Last year, Gregg says that his daughter, then 11, did an apprenticeship with an outfitter, learning the ropes at bear camp. She mixed bait, put out barrels, learned how to put treestands up, skin bears, track bears and more. She didn’t learn alongside her dad, but rather straight from the outfitter. Gregg says that he wanted Savanna to work, learn and earn her right to hunt. With that apprenticeship under her belt, Gregg says that he took her on her first bear hunt this year as a reward. Based on the experience, she had a good idea of what to expect as the hunter this time around. Gregg says she had a better understanding of the philosophy of where you set the baits, where the drainages are, where the beaver dams are, how the bears naturally move, their behavior and more. There is more to it than just putting some doughnuts in a barrel, he says. There is real world logic and strategy involved in choosing and setting up a productive bait site and she was able to take her knowledge about that from the previous year into the hunt.
She was hunting over bait which is often misunderstood. Many people assume that a bait site means that your hunt is an automatic easy, guaranteed score. That could possibly be true if you weren’t at all discriminating in the bear you tag. However, if you want to get a nice mature boar, you have to put in some serious time. Gregg says with 20 hours a day of daylight, Savanna spent a lot of time on the stand, 7 to 8 hours a day, or more. Plus, big boars know what that bait site is all about, he says, so they check the wind and that requires the hunter to be scent conscious at all times.
In Alberta, a hunter can tag two bears and Gregg says at South Peace Outfitters, where they were hunting, they saw a lot of them. Each night they would see 5 to 10 bears, making for action packed hunts. Gregg says Savanna hunted from both treestands and ground blinds, however on the night of her successful muzzleloader hunt, she was in a ground blind only 20 yards away from the bear. With her Thompson Center Impact SB muzzleloader, she was selective in the bear she shot, shooting a boar, the 8th bear to come in to the bait site that night. Switching up weapons, Savanna then set out to fill her second tag with a Mission Crossbows SUB-1. Gregg says that one hunter in their camp shot a bear just shy of Boone and Crockett status, and another hunter took a big chocolate. They had thought those would be the biggest bears in camp. However, with the number of bears they were seeing and the big bears coming in to camp, he had high hopes his daughter would see a big boar. In an exciting and unexpected turn of events, Savanna ended up tagging a world class bear, 400+ pounds with a skull that scored right at Boone & Crockett standards. Gregg notes she made a great shot and says that he has taught his kids not to freehand anything. He encourages them to use shooting sticks or some kind of rest and in this case, he brought along a Caldwell TreePod. While it might be a pain to lug around extra gear, Gregg says it was worth it because it gave her the confidence with the crossbow to swing into position, have a steady hold and platform and ultimately make a perfect shot. Gregg says that he has taken more than 30 bears over the years with various forms of weaponry, but only one of them have been bigger than his daughter’s Alberta black bear. He talks about how proud he was of her after watching her put in the time and effort and have her be able to pull it all together in one consequential moment. It’s a moment and a memory they will share and reflect on forever, and that is priceless.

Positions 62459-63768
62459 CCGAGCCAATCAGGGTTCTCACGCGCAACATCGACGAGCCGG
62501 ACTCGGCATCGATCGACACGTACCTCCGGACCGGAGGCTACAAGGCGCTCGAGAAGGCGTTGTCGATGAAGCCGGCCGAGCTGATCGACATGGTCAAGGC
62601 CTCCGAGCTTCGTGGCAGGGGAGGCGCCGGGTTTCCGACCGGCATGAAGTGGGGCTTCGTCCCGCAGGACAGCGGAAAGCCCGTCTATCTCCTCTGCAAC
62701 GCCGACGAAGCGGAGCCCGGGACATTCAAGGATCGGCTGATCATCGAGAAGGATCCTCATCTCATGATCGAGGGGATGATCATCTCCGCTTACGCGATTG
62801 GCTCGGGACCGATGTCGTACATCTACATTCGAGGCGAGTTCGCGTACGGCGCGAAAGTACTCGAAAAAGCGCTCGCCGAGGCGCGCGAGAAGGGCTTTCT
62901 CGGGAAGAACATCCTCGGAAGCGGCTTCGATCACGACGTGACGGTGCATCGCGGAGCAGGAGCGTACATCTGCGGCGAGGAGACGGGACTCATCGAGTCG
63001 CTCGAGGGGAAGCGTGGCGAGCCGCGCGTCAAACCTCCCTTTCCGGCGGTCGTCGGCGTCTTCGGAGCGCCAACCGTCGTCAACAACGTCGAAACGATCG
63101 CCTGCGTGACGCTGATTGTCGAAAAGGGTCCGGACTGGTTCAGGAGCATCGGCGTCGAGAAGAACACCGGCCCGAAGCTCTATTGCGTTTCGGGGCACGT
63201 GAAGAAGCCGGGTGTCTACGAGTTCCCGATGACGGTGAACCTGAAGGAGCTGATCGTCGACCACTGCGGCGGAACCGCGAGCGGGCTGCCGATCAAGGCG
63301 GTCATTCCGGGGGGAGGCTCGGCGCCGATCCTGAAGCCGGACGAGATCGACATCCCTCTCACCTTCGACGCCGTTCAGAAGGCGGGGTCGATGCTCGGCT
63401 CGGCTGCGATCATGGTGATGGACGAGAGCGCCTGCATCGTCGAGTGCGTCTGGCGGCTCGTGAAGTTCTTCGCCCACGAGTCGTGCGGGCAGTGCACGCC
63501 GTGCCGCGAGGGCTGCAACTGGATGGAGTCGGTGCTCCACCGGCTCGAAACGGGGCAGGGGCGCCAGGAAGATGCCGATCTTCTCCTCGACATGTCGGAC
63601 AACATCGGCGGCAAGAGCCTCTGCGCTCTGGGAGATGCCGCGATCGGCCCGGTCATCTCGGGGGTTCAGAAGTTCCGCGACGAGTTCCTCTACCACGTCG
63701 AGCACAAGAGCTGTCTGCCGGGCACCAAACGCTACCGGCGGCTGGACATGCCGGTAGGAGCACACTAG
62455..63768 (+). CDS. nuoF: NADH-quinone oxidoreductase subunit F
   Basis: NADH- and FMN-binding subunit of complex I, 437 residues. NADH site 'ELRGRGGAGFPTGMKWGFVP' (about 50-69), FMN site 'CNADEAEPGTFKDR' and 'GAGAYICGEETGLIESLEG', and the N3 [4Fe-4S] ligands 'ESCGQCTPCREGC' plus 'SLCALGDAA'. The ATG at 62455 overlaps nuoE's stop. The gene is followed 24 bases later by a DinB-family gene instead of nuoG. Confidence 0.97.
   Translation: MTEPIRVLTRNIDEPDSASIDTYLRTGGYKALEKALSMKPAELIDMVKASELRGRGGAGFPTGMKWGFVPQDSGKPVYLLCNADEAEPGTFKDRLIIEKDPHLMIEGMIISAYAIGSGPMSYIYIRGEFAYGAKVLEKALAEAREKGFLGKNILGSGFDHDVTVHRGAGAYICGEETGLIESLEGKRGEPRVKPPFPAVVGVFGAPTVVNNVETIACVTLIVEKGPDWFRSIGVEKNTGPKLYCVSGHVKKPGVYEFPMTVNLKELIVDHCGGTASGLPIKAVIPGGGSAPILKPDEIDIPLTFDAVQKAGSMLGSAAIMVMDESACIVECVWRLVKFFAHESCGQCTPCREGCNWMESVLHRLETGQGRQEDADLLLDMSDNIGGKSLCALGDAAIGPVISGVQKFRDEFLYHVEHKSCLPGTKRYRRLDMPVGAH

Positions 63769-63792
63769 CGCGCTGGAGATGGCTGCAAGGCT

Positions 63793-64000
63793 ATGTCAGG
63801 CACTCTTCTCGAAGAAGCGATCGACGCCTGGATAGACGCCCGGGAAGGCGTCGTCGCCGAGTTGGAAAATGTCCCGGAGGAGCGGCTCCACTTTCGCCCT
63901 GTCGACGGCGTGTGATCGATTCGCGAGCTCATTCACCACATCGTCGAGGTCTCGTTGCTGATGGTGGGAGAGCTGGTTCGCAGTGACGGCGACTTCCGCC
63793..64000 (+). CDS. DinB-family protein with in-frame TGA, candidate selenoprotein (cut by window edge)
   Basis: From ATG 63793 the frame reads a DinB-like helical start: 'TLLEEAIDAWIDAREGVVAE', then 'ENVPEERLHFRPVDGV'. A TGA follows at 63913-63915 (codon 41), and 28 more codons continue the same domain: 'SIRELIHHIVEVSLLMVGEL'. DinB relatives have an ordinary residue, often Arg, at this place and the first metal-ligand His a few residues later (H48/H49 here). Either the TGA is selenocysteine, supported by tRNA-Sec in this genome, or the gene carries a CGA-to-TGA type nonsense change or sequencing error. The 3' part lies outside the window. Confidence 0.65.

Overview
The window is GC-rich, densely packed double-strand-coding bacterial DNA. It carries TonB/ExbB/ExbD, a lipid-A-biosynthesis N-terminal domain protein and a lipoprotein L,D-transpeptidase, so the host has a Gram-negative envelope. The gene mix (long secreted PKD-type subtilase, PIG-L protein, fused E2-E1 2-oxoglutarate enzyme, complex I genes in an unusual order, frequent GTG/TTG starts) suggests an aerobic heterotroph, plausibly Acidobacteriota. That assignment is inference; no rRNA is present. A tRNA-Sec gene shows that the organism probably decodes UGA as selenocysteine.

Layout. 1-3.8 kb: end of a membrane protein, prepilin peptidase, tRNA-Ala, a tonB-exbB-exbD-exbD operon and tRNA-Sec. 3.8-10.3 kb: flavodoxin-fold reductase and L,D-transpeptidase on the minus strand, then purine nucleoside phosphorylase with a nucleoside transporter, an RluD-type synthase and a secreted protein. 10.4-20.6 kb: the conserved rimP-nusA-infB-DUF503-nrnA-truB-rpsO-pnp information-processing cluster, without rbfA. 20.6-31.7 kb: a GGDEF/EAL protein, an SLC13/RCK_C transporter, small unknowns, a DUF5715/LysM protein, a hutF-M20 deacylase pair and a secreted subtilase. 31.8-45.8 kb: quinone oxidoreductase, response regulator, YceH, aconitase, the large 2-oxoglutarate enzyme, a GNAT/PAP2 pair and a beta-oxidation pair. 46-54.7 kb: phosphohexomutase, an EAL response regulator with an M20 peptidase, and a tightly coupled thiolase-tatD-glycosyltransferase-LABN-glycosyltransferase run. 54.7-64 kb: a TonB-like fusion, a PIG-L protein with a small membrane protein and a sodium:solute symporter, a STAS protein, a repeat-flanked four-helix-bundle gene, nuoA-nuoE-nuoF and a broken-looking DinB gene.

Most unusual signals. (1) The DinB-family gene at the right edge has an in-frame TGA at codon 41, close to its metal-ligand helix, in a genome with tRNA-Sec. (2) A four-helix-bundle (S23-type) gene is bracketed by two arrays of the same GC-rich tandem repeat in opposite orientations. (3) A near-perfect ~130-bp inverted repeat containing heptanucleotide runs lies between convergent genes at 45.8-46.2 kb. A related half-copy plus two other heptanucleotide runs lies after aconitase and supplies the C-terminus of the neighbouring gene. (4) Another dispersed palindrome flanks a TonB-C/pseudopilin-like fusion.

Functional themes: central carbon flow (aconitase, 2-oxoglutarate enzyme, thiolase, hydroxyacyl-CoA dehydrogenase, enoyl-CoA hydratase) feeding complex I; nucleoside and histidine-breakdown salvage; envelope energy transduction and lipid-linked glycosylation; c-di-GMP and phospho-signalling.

If you are looking for ways to introduce your kids to hunting and shooting sports, Gregg says that crossbows are a great place to start. He gives his kids the opportunity to try everything – handguns, rifles, muzzleloaders, vertical bows, crossbows and more. However, crossbows offer some distinct advantages. For him, he was able to shoot with his kids every night in his backyard. Unlike a firearm where you most likely have to make a trip to the range, he could shoot with his kids and mentor them on a more frequent basis. Furthermore, not being at the range they didn’t experience the intimidation newbies often feel when shooting in front of crowds. The crossbow also allowed him to draw parallels and teach firearm skills at the same time. Stalks, scopes, triggers, safety, head placement, trigger control, breathing – all of those skills have to be learned and can be done on a crossbow and carried over to firearms. With noise and recoil non-existent, they didn’t have to worry about that and they could instead concentrate on accuracy. If you are looking for hunting opportunities for your kiddo, bear hunts may be something to consider. Gregg says that compared to other big game hunts, bear hunting is relatively inexpensive. You have the opportunity to sit with your kids, teach them about nature, and let them get their feet wet.
Getting kids involved in the outdoors is important. At every opportunity, Gregg encourages parents to get their kids out and do something with them whether it’s target shooting, riding ATV’s, scouting – it all makes a difference. Cultural barriers have been broken and females now occupy a large space in the hunting world. Young or old, male or female, we need new participants in the hunting, fishing, outdoor lifestyle. Kids are eager learners and just need the opportunity.
Listen in as Gregg Ritz, host of “Hunt Masters”, Sundays at 8:30 pm ET on Outdoor Channel, joins The Revolution to talk spring bear hunting with his daughter. Look for a new season of “Hunt Masters” starting this July. You can also catch 10 seasons worth of “Hunt Masters” action by using the MyOutdoorTV app. Be sure to check it out!
Take a kid hunting!